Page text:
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Nonalcoholic Fatty Liver Disease: What Are The Odds?

 

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The condition wherein the liver accumulates fat is also known as the non-alcoholic fatty liver disease or NAFLD. It may occur in many people who use very little alcohol; less than 2 drinks a day for men and just one drink a day for women. The disease is a common kind of liver disease in adults and in adolescents in the United States ranging from 25% to 30% in the recent years.

  • Part of the University of Michigan’s Hepatology Program called the Fatty Liver Disease Clinic provides treatment options and latest diagnostics to those who suffer from the non-alcoholic fatty liver disease.
  • There are also new therapies to boost their clinical trials.
  • They have a dietician to help their patients achieve their ideal weight as well as diet modification to prevent progression of the condition and improve insulin resistance.

There are two categories of fatty liver disease:

  1. Simple steatosis or the mere presence of fat in your liver with little scarring that is fibrosis or inflammation.
  2. Non-alcoholic steatohepatitis (NASH) that is having fat, various levels of scarring (fibrosis) and inflammation.

There are those with a non-alcoholic fatty liver disease that develop excess scarring or cirrhosis in the liver. The complications of cirrhosis are also coupled with liver failure and even primary liver cancer or hepatocellular carcinoma.

Those diagnosed with non-alcoholic steatohepatitis, in particular, are at risk of the liver condition, which can progress to cirrhosis. The disease, furthermore, is now the 2nd leading reason for primary liver cancer diagnosis.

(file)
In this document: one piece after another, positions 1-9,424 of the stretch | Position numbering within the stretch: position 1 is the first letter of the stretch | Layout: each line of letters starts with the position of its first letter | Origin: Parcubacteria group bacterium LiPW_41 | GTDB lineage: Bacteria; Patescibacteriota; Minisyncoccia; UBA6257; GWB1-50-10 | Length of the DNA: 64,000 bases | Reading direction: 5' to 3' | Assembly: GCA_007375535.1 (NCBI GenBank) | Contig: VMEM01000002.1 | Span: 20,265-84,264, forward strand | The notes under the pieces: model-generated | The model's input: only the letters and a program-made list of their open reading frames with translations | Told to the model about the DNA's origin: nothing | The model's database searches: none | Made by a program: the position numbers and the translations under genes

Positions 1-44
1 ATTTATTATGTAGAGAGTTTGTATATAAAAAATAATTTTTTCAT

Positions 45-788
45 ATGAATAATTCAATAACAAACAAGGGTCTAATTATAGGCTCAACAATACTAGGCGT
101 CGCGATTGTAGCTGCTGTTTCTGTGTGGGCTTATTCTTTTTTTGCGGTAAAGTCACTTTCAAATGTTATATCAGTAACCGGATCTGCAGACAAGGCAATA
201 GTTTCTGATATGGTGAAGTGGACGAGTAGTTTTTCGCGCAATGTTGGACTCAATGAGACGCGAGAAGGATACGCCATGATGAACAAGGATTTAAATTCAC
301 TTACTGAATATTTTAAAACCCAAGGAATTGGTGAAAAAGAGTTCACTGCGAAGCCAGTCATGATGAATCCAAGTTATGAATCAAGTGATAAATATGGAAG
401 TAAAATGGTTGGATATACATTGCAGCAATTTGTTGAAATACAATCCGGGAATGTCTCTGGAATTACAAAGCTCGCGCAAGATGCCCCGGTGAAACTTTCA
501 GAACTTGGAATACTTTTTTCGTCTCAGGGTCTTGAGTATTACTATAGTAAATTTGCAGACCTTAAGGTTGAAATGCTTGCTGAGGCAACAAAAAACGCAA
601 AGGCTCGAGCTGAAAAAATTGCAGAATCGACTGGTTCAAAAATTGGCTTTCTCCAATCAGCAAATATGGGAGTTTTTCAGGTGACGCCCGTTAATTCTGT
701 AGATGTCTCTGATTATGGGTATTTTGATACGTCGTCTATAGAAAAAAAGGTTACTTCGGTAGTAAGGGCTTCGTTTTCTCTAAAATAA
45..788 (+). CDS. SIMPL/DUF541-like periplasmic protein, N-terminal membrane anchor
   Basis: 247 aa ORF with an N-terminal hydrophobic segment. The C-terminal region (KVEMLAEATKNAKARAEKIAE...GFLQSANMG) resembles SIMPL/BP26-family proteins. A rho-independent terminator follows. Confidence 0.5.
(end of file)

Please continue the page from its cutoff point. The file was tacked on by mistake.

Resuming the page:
People who have the non-alcoholic fatty liver disease are also at a greater risk of getting a cardiovascular complication like atherosclerosis or the hardening of the arteries. It is vital, therefore, to note that managing NAFLD can decrease your risk of progressing to a cardiovascular disease in the future.

The 3 common factors placing patients at risk of non-alcoholic fatty liver disease are:

  • Diabetes
  • Hyperlipidemia (high blood cholesterol levels, particularly high triglycerides)
  • Obesity

There are special medications and surgical procedures, intestinal bypass surgery for instance, that can lead to the disease. You could also be associated with several medical conditions including sleep apnea.

Those who suffer non-alcoholic fatty liver disease usually go through an unexplained increase in liver enzymes that can be detected using blood tests.

A CT scan, MRI or an Ultrasound are useful for NAFLD diagnosis.

However, a liver biopsy is usually seen as the standard way to determine how severe the condition has become. A liver biopsy is normally an outpatient procedure involving the insertion of a needle on the skin and getting a sample of the liver tissue in order to note the severity of the liver damage. A liver biopsy may also be used to compare and contrast simple steatosis with non-alcoholic steatohepatitis. The said procedure can also provide information concerning the degree of scarring.

Once you are diagnosed with the non-alcoholic fatty liver disease, all other types of chronic liver disease will be excluded. On the other hand, fatty liver can also be discovered in several liver conditions including viral hepatitis i.e. hepatitis C.

The main concept of treating NAFLD involves the attempt to resolve the risk factors like diabetes, abnormal lipid levels, and obesity.

There must be lifestyle changes to be adopted like physical exercise and weight loss with a diet rich in fiber, but low in saturated fats. You may also opt to try the natural form of Vitamin E that has been proven effective in patients with NASH.